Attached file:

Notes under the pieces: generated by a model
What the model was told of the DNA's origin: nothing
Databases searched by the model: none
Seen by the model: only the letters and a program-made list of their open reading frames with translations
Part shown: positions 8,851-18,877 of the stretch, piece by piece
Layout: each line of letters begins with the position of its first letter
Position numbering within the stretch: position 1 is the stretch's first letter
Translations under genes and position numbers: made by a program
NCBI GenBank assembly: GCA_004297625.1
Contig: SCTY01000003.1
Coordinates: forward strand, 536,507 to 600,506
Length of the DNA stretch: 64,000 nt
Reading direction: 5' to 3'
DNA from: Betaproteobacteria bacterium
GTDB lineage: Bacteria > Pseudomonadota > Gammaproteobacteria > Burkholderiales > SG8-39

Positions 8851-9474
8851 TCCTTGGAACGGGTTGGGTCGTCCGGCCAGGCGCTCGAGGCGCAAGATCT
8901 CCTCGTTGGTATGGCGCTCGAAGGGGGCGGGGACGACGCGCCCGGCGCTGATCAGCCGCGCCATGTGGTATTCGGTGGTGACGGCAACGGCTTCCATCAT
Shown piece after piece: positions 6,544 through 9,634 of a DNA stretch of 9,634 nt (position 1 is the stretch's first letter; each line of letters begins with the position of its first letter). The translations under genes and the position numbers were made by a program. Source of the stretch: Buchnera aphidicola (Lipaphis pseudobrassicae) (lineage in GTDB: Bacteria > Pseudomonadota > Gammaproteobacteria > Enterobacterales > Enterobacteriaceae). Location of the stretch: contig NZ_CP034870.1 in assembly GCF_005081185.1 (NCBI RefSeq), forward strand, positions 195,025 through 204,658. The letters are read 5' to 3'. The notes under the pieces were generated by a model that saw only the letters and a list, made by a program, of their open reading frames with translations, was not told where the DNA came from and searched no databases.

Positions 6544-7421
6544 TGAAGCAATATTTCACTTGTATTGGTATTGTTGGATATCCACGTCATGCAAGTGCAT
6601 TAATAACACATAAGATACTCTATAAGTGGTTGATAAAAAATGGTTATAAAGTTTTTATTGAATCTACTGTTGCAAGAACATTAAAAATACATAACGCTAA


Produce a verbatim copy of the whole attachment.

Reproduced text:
Notes under the pieces: generated by a model
What the model was told of the DNA's origin: nothing
Databases searched by the model: none
Seen by the model: only the letters and a program-made list of their open reading frames with translations
Part shown: positions 8,851-18,877 of the stretch, piece by piece
Layout: each line of letters begins with the position of its first letter
Position numbering within the stretch: position 1 is the stretch's first letter
Translations under genes and position numbers: made by a program
NCBI GenBank assembly: GCA_004297625.1
Contig: SCTY01000003.1
Coordinates: forward strand, 536,507 to 600,506
Length of the DNA stretch: 64,000 nt
Reading direction: 5' to 3'
DNA from: Betaproteobacteria bacterium
GTDB lineage: Bacteria > Pseudomonadota > Gammaproteobacteria > Burkholderiales > SG8-39

Positions 8851-9474
8851 TCCTTGGAACGGGTTGGGTCGTCCGGCCAGGCGCTCGAGGCGCAAGATCT
8901 CCTCGTTGGTATGGCGCTCGAAGGGGGCGGGGACGACGCGCCCGGCGCTGATCAGCCGCGCCATGTGGTATTCGGTGGTGACGGCAACGGCTTCCATCAT
Shown piece after piece: positions 6,544 through 9,634 of a DNA stretch of 9,634 nt (position 1 is the stretch's first letter; each line of letters begins with the position of its first letter). The translations under genes and the position numbers were made by a program. Source of the stretch: Buchnera aphidicola (Lipaphis pseudobrassicae) (lineage in GTDB: Bacteria > Pseudomonadota > Gammaproteobacteria > Enterobacterales > Enterobacteriaceae). Location of the stretch: contig NZ_CP034870.1 in assembly GCF_005081185.1 (NCBI RefSeq), forward strand, positions 195,025 through 204,658. The letters are read 5' to 3'. The notes under the pieces were generated by a model that saw only the letters and a list, made by a program, of their open reading frames with translations, was not told where the DNA came from and searched no databases.

Positions 6544-7421
6544 TGAAGCAATATTTCACTTGTATTGGTATTGTTGGATATCCACGTCATGCAAGTGCAT
6601 TAATAACACATAAGATACTCTATAAGTGGTTGATAAAAAATGGTTATAAAGTTTTTATTGAATCTACTGTTGCAAGAACATTAAAAATACATAACGCTAA